London has slipped to second place behind New York as the pre-eminent global financial centre, according to a recent global survey of financial services executives.
This year, global advisory firm Duff & Phelps’s annual survey the Global Regulatory Outlook 2019 covered anti-money laundering, whistle-blowing, technology, and budgeting. It also gathered views on which global hub is the pre-eminent financial centre — both today and five years into the future.
The survey’s respondents were mostly from the asset and wealth management, private equity and hedge fund, or banking sectors.
Compared with the 2018 survey results, New York increased its rating as the main financial centre from 42% to 52%. London dropped to 36% from 53%, and Hong Kong rose to 4% from 1% in 2018.
When asked which city will be the world’s main financial centre in five years’ time, New York was still in the top place on 44% (down from 52% in 2018), London’s rating dropped to 21% from 29% last year, and Hong Kong was up from 3% last year to 12%.
Monique Melis, global service line leader for compliance and regulatory consulting at Duff & Phelps, said that China is playing “an interesting role” in the rise of Hong Kong. She explained: “Everybody wants to be close to China. But it’s not just Hong Kong and Singapore in the APAC region that [are] growing — it’s actually Australia and Malaysia as well.
“[Hong Kong and Singapore] weren’t hit by the banking crisis at all, and they are saying to the whole world that they are open for business.”
Claire Simm, managing director, compliance and regulatory consulting at Duff & Phelps, suggested “regulatory fatigue” could be a factor in the UK’s and London’s slipping back, with companies hit by the cost and difficulty of “widescale regulatory change”.
Brexit’s escalation to a “full-blown crisis” and the effects of globalisation were also impacting the shift away from London, the report said.
However, Simm said that as a result of its developed infrastructure, “I don’t think we are expecting to see London as a financial hub disappear. London is still a major financial centre, and we expect to see that continue.”
The report also revealed the other cities regarded as the leading financial hub of the future: Shanghai (9%), Dublin (4%), Frankfurt (4%), and Luxembourg City (3%).
New York is also the leading global financial centre according to the March 2019 Global Financial Centres Index (GFCI), published jointly by London-based commercial think-tank Z/Yen and the China Development Institute in Shenzhen in China.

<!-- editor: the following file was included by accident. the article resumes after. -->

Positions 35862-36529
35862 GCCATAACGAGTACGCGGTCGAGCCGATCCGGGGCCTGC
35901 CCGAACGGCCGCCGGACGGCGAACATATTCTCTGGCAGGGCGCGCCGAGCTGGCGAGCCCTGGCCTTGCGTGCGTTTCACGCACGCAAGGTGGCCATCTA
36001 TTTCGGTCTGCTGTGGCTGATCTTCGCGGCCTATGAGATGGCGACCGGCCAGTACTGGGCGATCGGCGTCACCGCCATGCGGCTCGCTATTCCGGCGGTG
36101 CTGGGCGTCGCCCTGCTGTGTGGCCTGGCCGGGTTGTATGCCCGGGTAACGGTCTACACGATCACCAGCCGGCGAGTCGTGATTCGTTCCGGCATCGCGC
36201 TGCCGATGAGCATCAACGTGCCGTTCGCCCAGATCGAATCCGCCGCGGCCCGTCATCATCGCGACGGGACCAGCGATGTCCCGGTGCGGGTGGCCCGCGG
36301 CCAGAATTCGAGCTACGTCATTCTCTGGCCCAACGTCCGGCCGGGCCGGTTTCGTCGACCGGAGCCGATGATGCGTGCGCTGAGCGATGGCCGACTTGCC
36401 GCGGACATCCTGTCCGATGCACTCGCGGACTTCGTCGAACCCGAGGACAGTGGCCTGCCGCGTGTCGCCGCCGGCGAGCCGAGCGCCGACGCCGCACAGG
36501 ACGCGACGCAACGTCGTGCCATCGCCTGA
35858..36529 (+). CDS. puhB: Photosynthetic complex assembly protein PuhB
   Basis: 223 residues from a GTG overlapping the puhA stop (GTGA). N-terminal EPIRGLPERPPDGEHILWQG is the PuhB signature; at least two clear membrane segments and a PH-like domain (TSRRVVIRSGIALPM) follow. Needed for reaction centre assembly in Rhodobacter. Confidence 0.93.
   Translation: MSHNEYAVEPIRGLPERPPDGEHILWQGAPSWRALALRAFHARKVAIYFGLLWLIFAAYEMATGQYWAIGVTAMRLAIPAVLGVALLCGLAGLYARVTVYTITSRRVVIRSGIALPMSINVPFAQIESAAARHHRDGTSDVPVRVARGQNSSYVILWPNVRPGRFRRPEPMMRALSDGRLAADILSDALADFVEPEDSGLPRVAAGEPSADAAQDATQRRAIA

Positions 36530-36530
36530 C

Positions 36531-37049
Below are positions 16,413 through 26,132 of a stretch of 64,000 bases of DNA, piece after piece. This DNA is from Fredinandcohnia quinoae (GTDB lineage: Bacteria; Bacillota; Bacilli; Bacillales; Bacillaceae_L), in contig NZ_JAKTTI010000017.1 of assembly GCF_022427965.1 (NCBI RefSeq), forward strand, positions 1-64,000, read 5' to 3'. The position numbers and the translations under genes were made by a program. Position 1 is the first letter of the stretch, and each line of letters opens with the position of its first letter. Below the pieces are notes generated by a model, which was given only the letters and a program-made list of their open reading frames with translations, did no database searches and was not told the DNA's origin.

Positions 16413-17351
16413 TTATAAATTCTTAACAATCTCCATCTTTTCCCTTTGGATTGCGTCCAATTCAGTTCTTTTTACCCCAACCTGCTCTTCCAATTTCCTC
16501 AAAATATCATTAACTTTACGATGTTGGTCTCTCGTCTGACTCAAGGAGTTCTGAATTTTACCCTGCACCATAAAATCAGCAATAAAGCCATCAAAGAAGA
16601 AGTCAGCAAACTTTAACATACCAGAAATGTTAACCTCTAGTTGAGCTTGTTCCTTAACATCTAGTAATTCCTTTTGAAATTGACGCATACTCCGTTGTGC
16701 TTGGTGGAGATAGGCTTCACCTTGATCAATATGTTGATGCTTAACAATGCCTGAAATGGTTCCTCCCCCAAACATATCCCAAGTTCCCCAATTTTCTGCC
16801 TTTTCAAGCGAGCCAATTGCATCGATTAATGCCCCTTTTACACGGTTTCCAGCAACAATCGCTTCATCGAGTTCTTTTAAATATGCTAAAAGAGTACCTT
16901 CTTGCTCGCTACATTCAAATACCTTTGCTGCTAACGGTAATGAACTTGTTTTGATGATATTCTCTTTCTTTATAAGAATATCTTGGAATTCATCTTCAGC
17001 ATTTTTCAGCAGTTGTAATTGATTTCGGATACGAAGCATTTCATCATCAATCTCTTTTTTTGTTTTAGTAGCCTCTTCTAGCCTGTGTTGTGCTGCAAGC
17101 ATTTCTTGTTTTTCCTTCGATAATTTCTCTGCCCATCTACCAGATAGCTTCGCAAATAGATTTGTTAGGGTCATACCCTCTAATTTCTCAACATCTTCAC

New York (794) is seven points ahead of London (787), having widened the gap by five points since the September 2018 survey. In March 2018, the GFCI rated London above New York in the index.
For March 2019, Hong Kong (783), Singapore (772), and Shanghai (770) took the third, fourth, and fifth places in the index.
This twice-yearly report uses quantitative measures provided by third parties including the World Bank, The Economist Intelligence Unit, the Organisation for Economic Co-operation and Development, and the UN, combined with more than 2,300 online survey responses.
The Global Regulatory Outlook 2019 survey also asked finance executives about anti-money laundering.
It found that the change that would make the biggest impact — cited by 57% — in improving AML efforts globally was “more sharing of information between regulators and industry”.
A total of 52% of those responding believed that “better co-ordination between jurisdictions on regulation” would also make a strong impact, while 43% believed “better co-ordination between authorities within countries” would also make inroads into the problem.
The report concluded that survey respondents “place less priority on the execution of the elements on the front lines …, such as better funding, reporting, or enforcement”. Instead, it said, they see the issue “as one of improving co-ordination and information-sharing among the wide-ranging constituencies of the global financial system”.
The Duff & Phelps survey also looked at how technology is increasingly being integrated into supervision and compliance.
Simm said: “People are needing good tools and solutions to be able to do … effective AML processes in particular around the KYC [know your client] and due diligence on underlying customers and on transactions.”
Financial services firms, she added, were sometimes rushing in and being very enthusiastic about using technology without considering how it meets their needs.
She advised: “Really do your homework first. … Try not to find a solution that can be made to fit a budget [but] rather work out exactly what you want and be realistic in terms of what that will cost.”
─ Oliver Rowe (Oliver.Rowe@aicpa-cima.com) is an FM magazine senior editor.